The next day I pushed Tom down to medical where he was greeted by a different nurse that had no idea he was coming. She took vitals and took him into the exam room. There, the new doctor happened to be walking by the posted x-ray of Tom’s ankle and pronounced it broken. IN 4 PLACES!!! How could any reputable doctor misread such an obvious injury as the first doctor did. Tom and Joyce heard later of other misdiagnosis’s by that first doctor. A cast was put on at this time and Tom immediately felt somewhat better because the injury was immobilized now. The doctor said that he would probably need at least a pin for a permanent repair after getting home.
In all of our group’s opinion, the medical services as a whole on the Radiance at this time is not adequate nor professional. The second doctor that Tom visited was the only one we saw that showed any professionalism in the medical facility. The first doctor could not read an x-ray of an obvious fracture. The first nurse showed no professionalism as she left an injured person under the care of medically untrained RCCI security personnel. The second nurse was better, but not a lot.
I would not want to be on this ship if I had a serious medical condition. If you ever had a heart attack and seconds counted, this ship being staffed the way it is now, would be the last place I’d want to be. I’ve heard great things about medical facilities on cruise ships. The Radiance is not one of these. I hope no other cruise ship is.
Friday after the cast was applied, Tom and his wife finally got some rest. Tom really was insistent that we all continue to enjoy OUR vacation, but as you can imagine, much of the fun of the previous 4 days our group had dissolved somewhat. At breakfast we saw our assistant waiter Vonda and told her of Tom’s ankle. At dinner this night our waiter Edwardo knew of Tom’s injury and he did not ask if we wanted to take something back to the cabin for him like most waiters would. Between dinner and desert, he personally took Tom’s meal to his cabin. He was definitely one of the best waiters we’ve had in 15 cruises even before this above and beyond act of kindness and service. His assistant Vonda, was equally impressive. Always there for anything we needed.
On Saturday, Tom joined us on deck for a couple beers before dinner. Still in much pain, but better than the day before. Beer always helps too. Tom did make dinner on this last night, but retired early after that in preparation for the long plane ride back to Albany. It had been a long 2 days and he needed a good nights sleep.
On Sunday our group of 8 all had early debarkation because now we had 2 people in wheel chairs. This was quite painless except for Tom. RCCI insists that they transport you off the ship basically just so they can get the wheel chairs right back ASAP for new passengers in need coming on. Glad for the help but the people they have doing this are not experienced we found. The person pushing Tom smashed his injured ankle into a beam in the wall while turning the chair around. How careless can someone be?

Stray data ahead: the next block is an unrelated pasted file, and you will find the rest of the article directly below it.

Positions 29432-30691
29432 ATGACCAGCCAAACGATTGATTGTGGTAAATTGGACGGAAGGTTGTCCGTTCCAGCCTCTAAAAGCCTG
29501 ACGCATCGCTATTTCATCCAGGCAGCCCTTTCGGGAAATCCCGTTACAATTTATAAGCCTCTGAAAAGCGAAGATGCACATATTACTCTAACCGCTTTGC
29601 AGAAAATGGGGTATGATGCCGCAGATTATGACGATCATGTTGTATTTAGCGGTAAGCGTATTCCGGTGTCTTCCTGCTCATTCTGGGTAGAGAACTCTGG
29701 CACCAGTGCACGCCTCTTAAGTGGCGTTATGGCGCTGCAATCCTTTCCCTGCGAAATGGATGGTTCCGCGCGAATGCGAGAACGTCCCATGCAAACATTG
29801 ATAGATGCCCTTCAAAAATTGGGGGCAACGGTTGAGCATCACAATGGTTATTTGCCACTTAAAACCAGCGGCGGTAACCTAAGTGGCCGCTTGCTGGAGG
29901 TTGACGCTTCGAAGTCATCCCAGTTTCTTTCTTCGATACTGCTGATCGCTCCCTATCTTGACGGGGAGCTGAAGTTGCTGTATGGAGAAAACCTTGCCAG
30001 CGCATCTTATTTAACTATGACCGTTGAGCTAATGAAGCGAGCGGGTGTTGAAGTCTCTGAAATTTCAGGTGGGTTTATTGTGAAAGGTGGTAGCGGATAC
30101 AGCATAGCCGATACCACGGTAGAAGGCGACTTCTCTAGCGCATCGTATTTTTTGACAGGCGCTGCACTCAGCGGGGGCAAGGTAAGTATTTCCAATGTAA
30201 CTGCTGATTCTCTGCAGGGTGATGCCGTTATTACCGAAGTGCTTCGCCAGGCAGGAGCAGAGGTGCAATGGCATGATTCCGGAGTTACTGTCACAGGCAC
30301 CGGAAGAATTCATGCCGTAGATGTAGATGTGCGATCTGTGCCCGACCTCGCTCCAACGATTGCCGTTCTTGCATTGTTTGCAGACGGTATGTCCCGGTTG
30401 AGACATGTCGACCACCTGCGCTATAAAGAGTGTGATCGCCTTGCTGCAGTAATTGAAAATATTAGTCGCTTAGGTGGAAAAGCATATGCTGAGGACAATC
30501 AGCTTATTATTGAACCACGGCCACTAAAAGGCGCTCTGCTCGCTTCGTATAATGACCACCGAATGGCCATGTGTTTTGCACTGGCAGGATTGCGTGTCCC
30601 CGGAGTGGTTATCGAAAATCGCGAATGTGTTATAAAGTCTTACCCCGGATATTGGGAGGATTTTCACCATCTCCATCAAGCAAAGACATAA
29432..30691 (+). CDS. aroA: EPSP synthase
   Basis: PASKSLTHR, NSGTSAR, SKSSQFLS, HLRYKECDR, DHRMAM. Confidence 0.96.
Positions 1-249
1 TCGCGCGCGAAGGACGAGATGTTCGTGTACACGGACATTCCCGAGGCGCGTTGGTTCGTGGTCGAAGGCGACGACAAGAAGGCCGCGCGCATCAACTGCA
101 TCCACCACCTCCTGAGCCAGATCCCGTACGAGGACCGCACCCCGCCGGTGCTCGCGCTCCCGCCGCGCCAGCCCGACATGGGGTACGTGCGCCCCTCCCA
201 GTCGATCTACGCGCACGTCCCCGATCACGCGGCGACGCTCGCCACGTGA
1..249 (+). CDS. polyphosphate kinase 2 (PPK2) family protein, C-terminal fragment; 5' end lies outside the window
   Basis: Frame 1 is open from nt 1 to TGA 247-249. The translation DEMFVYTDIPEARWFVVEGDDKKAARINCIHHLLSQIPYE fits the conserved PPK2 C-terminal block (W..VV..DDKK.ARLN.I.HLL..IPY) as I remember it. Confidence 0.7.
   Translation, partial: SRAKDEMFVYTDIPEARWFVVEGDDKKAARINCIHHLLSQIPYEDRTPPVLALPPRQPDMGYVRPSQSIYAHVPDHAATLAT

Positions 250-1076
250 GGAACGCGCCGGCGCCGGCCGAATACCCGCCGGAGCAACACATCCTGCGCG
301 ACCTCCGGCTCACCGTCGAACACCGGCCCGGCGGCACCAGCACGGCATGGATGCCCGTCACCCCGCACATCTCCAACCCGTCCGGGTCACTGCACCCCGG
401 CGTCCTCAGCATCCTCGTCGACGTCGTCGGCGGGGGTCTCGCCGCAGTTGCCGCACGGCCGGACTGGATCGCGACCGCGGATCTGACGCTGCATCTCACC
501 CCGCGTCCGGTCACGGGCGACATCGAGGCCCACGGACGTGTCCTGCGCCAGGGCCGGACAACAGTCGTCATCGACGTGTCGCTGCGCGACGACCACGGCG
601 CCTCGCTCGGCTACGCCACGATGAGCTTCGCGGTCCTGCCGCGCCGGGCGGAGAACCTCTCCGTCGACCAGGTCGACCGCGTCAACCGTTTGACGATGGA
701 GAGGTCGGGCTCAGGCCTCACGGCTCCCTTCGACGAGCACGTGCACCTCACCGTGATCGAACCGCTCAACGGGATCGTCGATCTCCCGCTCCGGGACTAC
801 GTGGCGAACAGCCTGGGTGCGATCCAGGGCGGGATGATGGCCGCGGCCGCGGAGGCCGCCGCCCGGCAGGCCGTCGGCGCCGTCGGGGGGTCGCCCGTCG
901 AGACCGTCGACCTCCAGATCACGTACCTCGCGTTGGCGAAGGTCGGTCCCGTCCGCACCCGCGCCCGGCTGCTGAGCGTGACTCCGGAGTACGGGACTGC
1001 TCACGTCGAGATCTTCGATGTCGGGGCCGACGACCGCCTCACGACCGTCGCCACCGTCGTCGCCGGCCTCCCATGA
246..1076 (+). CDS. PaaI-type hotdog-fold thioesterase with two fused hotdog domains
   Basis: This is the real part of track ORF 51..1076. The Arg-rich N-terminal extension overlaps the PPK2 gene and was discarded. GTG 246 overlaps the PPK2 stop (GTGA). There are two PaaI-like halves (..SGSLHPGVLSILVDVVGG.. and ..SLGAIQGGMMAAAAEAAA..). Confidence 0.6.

Overall, RCCI dropped the ball on this whole situation. They never offered any acknowledgement at anytime of the accident.
After two visits to the medical facility, the couple found charges totaling $705 on their seapass account. It took two visits to guest relations and three telephone calls before these charges were finally removed. On the first visit to guest relations, my sister was told that an investigation had been conducted and that the ship was in no way at fault, which was why the charges were valid. They later called guest relations and asked about what investigation had been conducted... Who did they talk to? They never asked my sister or her husband any questions, nor did anyone talk to the two witnesses to the accident, myself and my wife. The person Tom spoke to stammered and stuttered a bit and said she would call him back. Then the charges were removed. No apology, no offer of compensation of any kind. This is the third RCCI cruise my sister and her husband have taken and they've always been thrilled with everything about their cruises until now. They were extremely disappointed with the lack of consideration shown them, with the exception of their room steward, who was very considerate and kept checking on Tom to see if he needed anything or there was anything he could do to help, and the waiter who personally delivered his meal to his cabin. Joyce wrote three pages of comments when she left the ship asking that they take care of the area near the hot tub where the accident occurred and at least put some sort of non-slip surface down so nothing like this happens to anyone else. She's hoping that RCCI will now at least somehow acknowledge the accident and offer some sort of apology or compensation, but that remains to be seen....
Medical on the Radiance